By Mary O’KEEFE
A Democratic compliance review board has found that 117 of the total number of ballots cast in January’s caucus have been determined not to be eligible voters, and about 100 additional votes were questionable in the caucus election held on Jan. 11.
The votes were to fill delegate slots for the Democratic convention and were held at Glendale Community College. Directly after the election, several complaints were made to the California Democratic Party concerning the caucus.
Registered Democrat voters were to vote on individuals or they could follow a slate of suggested candidates. Those slates were comprised of individuals who were in favor of one candidate or the other.
“There are slates of people that each candidate wants to see elected,” explained Eric Bauman, chair of the Los Angeles County Democratic Party and Vice Chair of the California Democratic Party.
In a letter CVW received in January after the caucus, several voters were concerned about who was voting on the ballot and the checks and balances of the procedures. That letter was also forwarded to the State Democratic Party, which was why the compliance review committee began to investigate.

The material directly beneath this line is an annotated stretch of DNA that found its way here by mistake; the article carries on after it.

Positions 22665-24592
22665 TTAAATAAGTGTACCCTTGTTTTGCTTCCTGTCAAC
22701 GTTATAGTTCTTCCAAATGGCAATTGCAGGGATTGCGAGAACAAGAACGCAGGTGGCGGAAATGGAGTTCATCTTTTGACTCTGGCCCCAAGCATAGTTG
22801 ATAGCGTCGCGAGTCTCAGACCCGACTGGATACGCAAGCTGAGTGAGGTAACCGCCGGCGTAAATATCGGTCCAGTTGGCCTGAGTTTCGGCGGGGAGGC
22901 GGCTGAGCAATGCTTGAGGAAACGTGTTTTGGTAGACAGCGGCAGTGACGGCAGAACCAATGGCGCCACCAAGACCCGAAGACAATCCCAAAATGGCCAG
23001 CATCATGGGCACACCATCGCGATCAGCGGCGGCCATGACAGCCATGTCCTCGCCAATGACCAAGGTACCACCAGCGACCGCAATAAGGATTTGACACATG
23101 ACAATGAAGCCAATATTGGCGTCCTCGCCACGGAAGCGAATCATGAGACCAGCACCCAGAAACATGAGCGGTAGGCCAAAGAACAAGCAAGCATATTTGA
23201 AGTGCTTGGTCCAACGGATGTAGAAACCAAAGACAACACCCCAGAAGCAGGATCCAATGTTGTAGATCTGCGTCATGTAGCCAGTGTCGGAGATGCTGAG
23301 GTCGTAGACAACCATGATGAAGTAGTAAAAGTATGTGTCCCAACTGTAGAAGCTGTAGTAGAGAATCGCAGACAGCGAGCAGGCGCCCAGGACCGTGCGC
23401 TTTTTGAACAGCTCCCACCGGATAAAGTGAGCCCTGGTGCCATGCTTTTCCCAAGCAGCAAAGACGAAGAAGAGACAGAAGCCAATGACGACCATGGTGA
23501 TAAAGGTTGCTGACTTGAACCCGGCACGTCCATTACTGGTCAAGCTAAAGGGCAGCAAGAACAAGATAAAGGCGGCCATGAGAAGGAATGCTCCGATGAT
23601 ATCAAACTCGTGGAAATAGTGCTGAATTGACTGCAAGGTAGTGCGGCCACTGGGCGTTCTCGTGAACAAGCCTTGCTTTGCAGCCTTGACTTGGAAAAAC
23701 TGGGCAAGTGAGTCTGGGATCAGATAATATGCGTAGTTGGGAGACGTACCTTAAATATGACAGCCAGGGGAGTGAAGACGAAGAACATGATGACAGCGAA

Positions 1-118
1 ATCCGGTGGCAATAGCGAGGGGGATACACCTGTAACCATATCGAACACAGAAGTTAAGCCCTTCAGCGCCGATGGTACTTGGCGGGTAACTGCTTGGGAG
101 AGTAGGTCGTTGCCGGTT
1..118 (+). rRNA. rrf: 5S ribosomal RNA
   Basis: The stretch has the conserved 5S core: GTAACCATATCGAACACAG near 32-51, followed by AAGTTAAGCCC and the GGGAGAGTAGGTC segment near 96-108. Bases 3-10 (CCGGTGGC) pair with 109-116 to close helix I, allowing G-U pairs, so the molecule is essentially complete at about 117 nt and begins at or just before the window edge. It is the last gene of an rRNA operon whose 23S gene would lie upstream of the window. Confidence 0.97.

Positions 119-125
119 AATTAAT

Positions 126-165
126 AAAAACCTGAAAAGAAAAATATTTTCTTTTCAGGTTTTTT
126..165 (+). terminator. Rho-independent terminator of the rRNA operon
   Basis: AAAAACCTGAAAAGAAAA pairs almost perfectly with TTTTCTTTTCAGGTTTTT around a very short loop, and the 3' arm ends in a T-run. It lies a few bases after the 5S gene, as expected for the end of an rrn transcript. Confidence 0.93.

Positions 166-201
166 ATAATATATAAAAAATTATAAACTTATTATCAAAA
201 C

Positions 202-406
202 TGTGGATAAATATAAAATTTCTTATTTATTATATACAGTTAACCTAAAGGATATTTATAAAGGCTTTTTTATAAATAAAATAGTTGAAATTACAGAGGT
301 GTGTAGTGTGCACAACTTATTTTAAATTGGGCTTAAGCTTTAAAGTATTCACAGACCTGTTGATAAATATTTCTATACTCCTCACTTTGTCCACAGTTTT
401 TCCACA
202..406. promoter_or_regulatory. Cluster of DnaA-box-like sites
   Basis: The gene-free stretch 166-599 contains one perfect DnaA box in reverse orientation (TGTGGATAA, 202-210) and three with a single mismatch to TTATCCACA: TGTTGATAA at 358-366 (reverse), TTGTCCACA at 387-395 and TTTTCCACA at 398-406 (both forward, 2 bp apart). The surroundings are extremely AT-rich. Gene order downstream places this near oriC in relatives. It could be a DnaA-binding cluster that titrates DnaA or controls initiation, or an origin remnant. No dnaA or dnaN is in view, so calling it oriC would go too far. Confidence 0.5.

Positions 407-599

The committee found that 117 ballots could not be verified, so they threw them out. They decided to recognize the additional ballots of about 100 that were in question as not to disenfranchise those voters. The committee then looked at any candidates that had won the election by 117 votes or less and did not count those votes. In the end, of the 14 selected from the slate, only two remain elected, according to Bauman.
The people/candidates who had their election overturned have the right to appeal the decision at the California State Democratic Convention held May 15-18. They must submit their appeals by May 9. The Credentials Committee will deal with the appeals.
If there are not appeals or the appeals are not approved, the election will be held at a date later determined. The only people that will be allowed as candidates are those that were on the ballot on Jan. 10.
Democrats will be notified, as they were the last time, of the caucus’ new election through notices and local Democrat Clubs.
Bauman said the second election will be handled differently with state and L.A. County staff on hand to make certain the election will be executed properly.
The 43rd District election has been predicted to be a hotly contested campaign with former Assemblymember Anthony Portantino and present Assemblymember Mike Gatto running for State Senator Carol Liu’s seat.
This type of election irregularity is not something that is uncommon, Bauman said.
“Sure this has happened before. There are always people who are over zealous and activists that believe strongly in who [they are supporting],” Bauman said.